Is Education In Crisis?

Education used to provide a space where students could learn for the sake of learning. It exposed students to knowledge and developed critical thinking and freedom of thought. Education, today, is often treated as a commodity and driven by the demands of the market.

In recent years, a number a number of reasons have been suggested for such change. They include:

  • the changing nature of what students want from education
  • the motivation of students in education
  • the drive by policy makers and educational institutions to serve the market as their primary goal

The advent of the internet has helped to package education as a product to be sold to as many people as possible at the lowest cost.

The motivation of students has changed from wanting an education that enables learning and the accumulation of knowledge to wanting an education that provides measurable results to enable a career.

Government policy highlights the need for education to serve the needs of industry and rewards and punishes institutions and students based on performance in designated subject areas.

The priority of providing the high-level skills needed by industry overlooks the need to provide more professional and vocational courses and more community focussed teaching and learning for the benefit of society.

The difficulties within education are coming to a head as funding tightens, students feel under increased pressure and standards suffer and decline.

One way to address the situation is to increase clarity about what we want from education and transparency about what education is providing.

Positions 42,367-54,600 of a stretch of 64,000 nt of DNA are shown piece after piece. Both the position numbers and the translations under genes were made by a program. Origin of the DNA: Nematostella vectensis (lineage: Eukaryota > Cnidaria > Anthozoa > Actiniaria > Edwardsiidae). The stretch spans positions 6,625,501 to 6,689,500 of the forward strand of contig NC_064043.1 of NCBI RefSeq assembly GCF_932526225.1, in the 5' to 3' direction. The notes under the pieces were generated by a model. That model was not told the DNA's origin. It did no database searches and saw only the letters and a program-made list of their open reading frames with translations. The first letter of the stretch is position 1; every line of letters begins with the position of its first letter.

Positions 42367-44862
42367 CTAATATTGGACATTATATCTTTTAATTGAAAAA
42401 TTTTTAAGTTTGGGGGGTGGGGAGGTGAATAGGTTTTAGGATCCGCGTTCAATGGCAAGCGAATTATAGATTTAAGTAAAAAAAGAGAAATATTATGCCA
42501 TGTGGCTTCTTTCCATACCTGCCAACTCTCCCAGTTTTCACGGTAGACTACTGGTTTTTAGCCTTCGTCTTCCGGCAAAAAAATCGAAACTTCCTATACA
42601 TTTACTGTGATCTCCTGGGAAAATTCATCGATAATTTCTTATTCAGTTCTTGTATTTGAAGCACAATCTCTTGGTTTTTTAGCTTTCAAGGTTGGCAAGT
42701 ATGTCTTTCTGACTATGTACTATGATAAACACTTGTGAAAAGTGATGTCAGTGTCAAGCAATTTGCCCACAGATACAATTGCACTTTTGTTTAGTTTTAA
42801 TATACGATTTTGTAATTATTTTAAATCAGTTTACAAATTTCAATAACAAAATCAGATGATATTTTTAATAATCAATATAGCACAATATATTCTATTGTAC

If we want education to provide a traditional learning experience that leads to enlightenment for its own sake, we need to make substantial investment to reduce student-teacher ratios.

If we want to reduce drop out and failure rates, we need to invest in greater student engagement to understand what they want, why they want it and the issues they face.

If we want to increase the employment opportunities of students, we need to invest in developing links with business to shape the curriculum and develop employability skills.

If we want to embrace online education through the use of technology, we need to invest in changing the traditional lecture model of teaching to that of facilitator, coach and mentor.

The challenge, of course, is for education to provide all these things at a time when financial constraints highlight the need to focus on what can be achieved.

SO, the role of education has changed and it is time to examine its role in a world that expects so much of its traditions.

What do you think?

Is education in crisis?

Look forward to your comments.